Historic fossils find new life telling the story of ancient proteins

Historic fossils find new life telling the story of ancient proteins

The first fossil skull of Castoroides ohioensis found in 1845 alongside the skull of a modern beaver. Credit: New York State Museum

A few snippets of protein extracted from the fossil of an extinct species of giant beaver are opening a new door in paleoproteomics, the study of ancient proteins. Ancient proteins can be used to place animals on the evolutionary tree, and could offer insights into how life and Earth’s environment have evolved over time. Typically, paleoproteomics relies on fossils collected for the purpose. But in a paper published today in the Proceedings of the Royal Society B, researchers at Rensselaer Polytechnic Institute (RPI) used a fossil collected more than 170 years ago in central New York, and housed at the New York State Museum.

“Paleoproteomics is a young field. We don’t yet know the full potential of the information it may offer us, and one barrier to that is the supply of fossils we can call upon for research,” said Deepak Vashishth, professor of biomedical engineering and director of the Rensselaer Center for Biotechnology and Interdisciplinary Studies. “In developing these techniques, we’re creating new value in fossils that are already on exhibit, or sitting in storage waiting for a purpose.”

The team of researchers extracted proteins from the first skull of the species Castoroides ohioensis ever found. Collected in 1845, the giant beaver skull is the oldest museum-curated bony specimen to have been studied using paleoproteomic tools. The researchers were searching for proteins, chains of amino acids assembled from instructions encoded in DNA that perform a wide variety of functions in living organisms. Using mass spectrometry analysis, researchers detected many samples of collagen 1, the most common protein in bone.

“This research not only provides exciting information about a New York State Museum specimen of unique significance—the first discovered and documented giant beaver skull in the world—it also highlights the critical role museum collections play in research and discovery,” said Robert Feranec, New York State Museum curator of vertebrate paleontology. “Without maintaining collections rich in diversity of specimens, both ancient and modern, similar research that examines these windows into our past would not be possible.”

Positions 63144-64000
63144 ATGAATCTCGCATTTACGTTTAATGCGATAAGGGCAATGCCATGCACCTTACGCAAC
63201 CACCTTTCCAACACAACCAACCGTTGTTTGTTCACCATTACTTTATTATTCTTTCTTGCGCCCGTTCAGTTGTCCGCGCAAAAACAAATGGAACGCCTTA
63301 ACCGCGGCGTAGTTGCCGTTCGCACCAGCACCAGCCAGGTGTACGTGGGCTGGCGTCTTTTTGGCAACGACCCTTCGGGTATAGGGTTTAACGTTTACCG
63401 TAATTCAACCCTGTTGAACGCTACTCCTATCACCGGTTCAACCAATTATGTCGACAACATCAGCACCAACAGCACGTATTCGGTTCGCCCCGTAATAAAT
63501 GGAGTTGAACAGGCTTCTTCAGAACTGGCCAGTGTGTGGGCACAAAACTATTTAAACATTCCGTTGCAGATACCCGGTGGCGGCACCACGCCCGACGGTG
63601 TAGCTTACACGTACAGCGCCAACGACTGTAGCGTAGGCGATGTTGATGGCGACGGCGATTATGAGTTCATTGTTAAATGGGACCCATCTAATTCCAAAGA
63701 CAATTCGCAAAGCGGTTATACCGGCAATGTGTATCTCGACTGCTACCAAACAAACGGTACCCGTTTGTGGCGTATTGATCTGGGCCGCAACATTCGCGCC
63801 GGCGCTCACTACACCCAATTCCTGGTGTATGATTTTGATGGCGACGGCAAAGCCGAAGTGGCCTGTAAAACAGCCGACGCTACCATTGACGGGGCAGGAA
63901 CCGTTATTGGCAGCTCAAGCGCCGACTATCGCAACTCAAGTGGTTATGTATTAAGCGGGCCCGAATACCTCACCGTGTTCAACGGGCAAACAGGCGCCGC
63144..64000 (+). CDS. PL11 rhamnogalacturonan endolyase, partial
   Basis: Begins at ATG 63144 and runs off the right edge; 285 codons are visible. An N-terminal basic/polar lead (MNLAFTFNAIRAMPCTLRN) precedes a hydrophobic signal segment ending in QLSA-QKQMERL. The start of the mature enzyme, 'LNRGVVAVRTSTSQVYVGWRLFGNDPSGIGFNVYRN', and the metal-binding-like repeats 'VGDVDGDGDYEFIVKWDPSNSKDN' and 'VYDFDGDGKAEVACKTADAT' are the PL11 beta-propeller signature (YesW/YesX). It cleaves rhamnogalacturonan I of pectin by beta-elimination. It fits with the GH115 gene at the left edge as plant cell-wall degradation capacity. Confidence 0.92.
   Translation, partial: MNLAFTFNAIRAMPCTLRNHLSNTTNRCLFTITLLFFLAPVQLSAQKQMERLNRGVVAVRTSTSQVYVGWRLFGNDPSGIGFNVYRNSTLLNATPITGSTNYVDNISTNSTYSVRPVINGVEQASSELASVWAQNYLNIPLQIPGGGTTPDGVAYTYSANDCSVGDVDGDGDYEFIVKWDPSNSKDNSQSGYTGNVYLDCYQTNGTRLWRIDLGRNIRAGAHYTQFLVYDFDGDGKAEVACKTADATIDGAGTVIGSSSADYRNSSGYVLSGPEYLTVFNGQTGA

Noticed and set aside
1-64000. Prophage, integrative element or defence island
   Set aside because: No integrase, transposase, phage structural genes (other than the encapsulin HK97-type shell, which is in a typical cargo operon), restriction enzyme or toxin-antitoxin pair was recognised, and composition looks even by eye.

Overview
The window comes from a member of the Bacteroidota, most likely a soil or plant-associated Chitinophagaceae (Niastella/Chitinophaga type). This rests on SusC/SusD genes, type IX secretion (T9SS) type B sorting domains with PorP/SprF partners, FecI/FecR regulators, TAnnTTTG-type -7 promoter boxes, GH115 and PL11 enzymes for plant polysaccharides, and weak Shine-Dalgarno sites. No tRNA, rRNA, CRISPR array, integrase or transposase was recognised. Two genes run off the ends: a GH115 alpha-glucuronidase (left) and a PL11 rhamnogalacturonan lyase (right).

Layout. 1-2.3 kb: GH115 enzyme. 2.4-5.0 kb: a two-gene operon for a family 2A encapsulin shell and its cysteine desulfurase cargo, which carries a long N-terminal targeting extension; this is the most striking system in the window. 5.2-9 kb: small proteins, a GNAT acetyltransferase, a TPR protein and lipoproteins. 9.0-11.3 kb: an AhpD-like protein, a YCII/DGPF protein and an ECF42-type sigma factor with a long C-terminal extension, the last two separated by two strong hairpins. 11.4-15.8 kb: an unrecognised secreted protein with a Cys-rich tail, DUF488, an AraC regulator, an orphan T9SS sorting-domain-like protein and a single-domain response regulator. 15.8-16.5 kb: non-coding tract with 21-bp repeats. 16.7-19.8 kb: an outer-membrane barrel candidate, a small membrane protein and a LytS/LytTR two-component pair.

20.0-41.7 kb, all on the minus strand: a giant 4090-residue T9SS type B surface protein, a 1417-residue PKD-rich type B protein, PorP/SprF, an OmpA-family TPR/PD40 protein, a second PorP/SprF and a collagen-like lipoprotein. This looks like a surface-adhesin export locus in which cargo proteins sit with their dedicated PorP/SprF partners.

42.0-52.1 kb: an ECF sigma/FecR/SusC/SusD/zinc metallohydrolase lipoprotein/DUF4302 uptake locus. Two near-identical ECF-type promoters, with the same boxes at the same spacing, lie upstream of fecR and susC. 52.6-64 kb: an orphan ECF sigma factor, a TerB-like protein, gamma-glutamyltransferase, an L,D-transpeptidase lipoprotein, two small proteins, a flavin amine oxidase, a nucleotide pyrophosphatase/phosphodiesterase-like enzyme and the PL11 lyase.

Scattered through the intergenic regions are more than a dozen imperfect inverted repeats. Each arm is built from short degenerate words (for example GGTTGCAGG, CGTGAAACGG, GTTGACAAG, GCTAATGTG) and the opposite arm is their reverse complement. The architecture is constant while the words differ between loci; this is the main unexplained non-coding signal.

The big challenge to drawing upon existing fossil collections is that they weren’t collected for the purpose of paleoproteomics, and they may not have been stored in conditions optimal to protein extraction and analysis techniques, said Timothy Cleland, a postdoctoral researcher formerly at Rensselaer Polytechnic Institute and now at the University of Texas-Austin.

“In paleoproteomics we’ve generally looked at specimens collected recently and carefully stored in climate-controlled conditions. In this case, we’re looking at a specimen that sat on a shelf collecting dust for most of its life,” Cleland said. “So we wanted to know – can we look at these historically collected specimens and pull out protein information?”

When researchers studied the giant beaver skull, the first thing they noticed was that it appeared to have varnish, a common treatment used to preserve fossils, applied to the outside of it. To avoid the varnish (which is itself organically based), they took samples from the nasal cavities of the skull. They removed a small sample of bone, extracted the preserved proteins, digested with enzyme, and analyzed the protein pieces with mass spectrometry.

The analysis determined the primary sequence of amino acids in the protein detected, as well as post-translational modifications, chemical changes on the surface of the protein that are not defined by DNA. Both the primary sequence and post-translational modifications have value to researchers, and that value will increase as more specimens are analyzed and more information becomes available, said Cleland.

A database of primary protein sequences, for example, could be useful in clarifying evolutionary trees, in reverse engineering proteins to understand how particular proteins evolved over a period of time, or in “reviving” a sequence that may be nonexistent now for therapeutic use.

Cleland was particularly excited about being able to detect fossil post-translational modifications, a finding that has little precedent in the emerging field. Post-translational modifications are such a recent addition to paleoproteomics that he said researchers are just scratching the surface of what can be done with it.

“Collagen, for example, is a really long-lived protein – we retain some of the collagen we’re born with for our entire lives. By studying the post-translational modifications to collagen, we can learn what an organism is doing to its collagen so it can function better – for example become more rigid or more flexible,” said Cleland. “Now imagine if we were able to build up a database of post-translational modification to ancient organisms, we could begin to make inferences about evolutionary changes, or use them in protein engineering to look at how function in the ancient protein compares to that same protein in living animals.”

At Rensselaer, the research exemplifies the work being done at The New Polytechnic, addressing difficult and complex global challenges, the need for interdisciplinary and true collaboration, and the use of the latest tools and technologies, many of which are developed at Rensselaer.


Source: Rensselaer Polytechnic Institute

Journal: Proceedings of the Royal Society B

Posted in Biology on June 16, 2016